Tru Announce New EP Growing Pains
Due Out June 22nd on Sniffling Indie Kids
Premiere New Track “The Graduate”
via Substream Magazine
Montclair, NJ’s Tru have just announced Growing Pains, a five song EP of unexpectedly heavy power-pop that would make Rivers Cuomo jealous. Growing Pains is due out June 22nd from Sniffling Indie Kids, and today Tru have shared the EP’s opening track “The Graduate” via Substream Magazine, who called it, “blissfully crunchy and harmonic” saying, “it’s bombastic and chaotic energy bounces effortlessly off of the voracious and driving drums to create a non-stop assault meant to violently tear you from your seasonal slump and right back into the thick of things.”
1. The Graduate
2. Growing Pains
3. Same Conversation, Different Day
5. Peace of Mind
05/12 Jersey City, NJ @ The Fortress
05/18 Fair Lawn, NJ @ Stosh’s
06/15 Asbury Park, NJ @ Asbury Park Brewery
06/22 Montclair, NJ @ The Meatlocker (record release show)
06/23 Ongunquit, ME @ Leavitt Theatre
06/24 Philadelphia, PA @ Moby Dick House
When you’re a kid and think of growing up, often the implication is that the hurt and awkwardness of youth will eventually subside, and that it all leads to the contentment and ease of adulthood. The reality is that life is much more complicated, no matter what your age. Tru explore this somewhat misleading concept through their heartfelt, hook-filled—and aptly titled—new EP, Growing Pains.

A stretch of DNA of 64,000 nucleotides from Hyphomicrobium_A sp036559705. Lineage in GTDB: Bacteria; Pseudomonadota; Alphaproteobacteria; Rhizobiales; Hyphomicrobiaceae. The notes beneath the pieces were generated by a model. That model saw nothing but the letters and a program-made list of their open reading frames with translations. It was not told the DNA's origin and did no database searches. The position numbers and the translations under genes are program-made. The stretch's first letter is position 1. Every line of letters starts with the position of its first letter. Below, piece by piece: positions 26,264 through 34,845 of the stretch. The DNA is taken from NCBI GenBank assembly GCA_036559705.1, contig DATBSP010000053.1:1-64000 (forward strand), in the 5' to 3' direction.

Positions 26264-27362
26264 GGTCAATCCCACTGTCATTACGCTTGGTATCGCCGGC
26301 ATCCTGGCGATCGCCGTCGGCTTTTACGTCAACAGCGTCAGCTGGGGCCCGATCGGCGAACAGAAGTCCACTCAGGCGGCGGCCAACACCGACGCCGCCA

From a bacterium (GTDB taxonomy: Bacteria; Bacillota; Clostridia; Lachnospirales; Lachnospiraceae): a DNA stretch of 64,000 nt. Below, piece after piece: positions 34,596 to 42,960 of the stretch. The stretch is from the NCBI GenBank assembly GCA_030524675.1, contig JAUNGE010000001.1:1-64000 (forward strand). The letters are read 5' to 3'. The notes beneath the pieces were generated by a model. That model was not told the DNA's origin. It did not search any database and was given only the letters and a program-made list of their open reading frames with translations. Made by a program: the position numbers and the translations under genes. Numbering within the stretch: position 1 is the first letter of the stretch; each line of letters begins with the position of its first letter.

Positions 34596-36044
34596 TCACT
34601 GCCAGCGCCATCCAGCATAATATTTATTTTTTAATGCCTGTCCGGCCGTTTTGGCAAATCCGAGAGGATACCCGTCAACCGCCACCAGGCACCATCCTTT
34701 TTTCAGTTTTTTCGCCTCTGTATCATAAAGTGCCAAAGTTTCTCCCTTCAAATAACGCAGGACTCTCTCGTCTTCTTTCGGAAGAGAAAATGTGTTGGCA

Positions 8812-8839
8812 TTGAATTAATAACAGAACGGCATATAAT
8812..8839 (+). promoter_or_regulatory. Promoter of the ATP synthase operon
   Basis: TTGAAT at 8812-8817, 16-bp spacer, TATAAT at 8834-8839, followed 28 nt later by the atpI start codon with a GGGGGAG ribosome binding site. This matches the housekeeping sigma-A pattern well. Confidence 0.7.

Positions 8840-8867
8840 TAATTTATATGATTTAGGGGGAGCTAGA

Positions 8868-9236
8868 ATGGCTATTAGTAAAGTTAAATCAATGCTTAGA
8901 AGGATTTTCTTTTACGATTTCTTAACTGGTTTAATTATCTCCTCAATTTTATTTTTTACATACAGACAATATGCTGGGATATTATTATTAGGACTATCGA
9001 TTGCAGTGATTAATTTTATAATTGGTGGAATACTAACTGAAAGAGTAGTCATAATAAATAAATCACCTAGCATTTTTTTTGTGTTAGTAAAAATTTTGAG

Tru was started in the New Jersey punk scene by longtime friends Pat DeFrancisci (guitar/vocals) and Keith Williams (guitar/vocals). In 2016, the two began to form a new band, quickly finding common ground in their love of ‘90s alternative. After rounding out their line up with Cindy Ward (bass/vocals) and Steve Cerri (drums), Tru really began to take shape.
For an EP that’s centered around the discomfort of life upheaval, Growing Pains finds the band at their most sonically confident. Williams and DeFrancisci’s guitars have crunch to spare, while Ward and Cerri provide a thunderous rhythmic backbone, creating a surprising amount of heaviness underneath the timelessly catchy power-pop structures. Tracks like “The Graduate,” “Same Conversation, Different Day,” and “Growing Pains” are filled with fuzzy hooks that would make Rivers Cuomo jealous, while the towering grunge of “Loneliness” and dreamy acoustics of “Peace of Mind” bring impressive dynamism.
Tru’s greatest strength is their ability to meld their musical buoyancy with a lyrical existential uncertainty that’s deeply relatable. Throughout Growing Pains, Williams and DeFrancisci bluntly lay out the anxiety and self-doubt of trying to follow one’s passion while balancing the weight of new responsibilities, disappointments, relationships, and of course, bills. Stagnation is often the ultimate enemy in Growing Pains’ lyrics: there’s a looming fear that the only thing worse than hard change is no change at all. If their music is any indication, the members of Tru certainly don’t need to worry about monotony, and although life’s obstacles may never really end, the growing pains might not be so bad.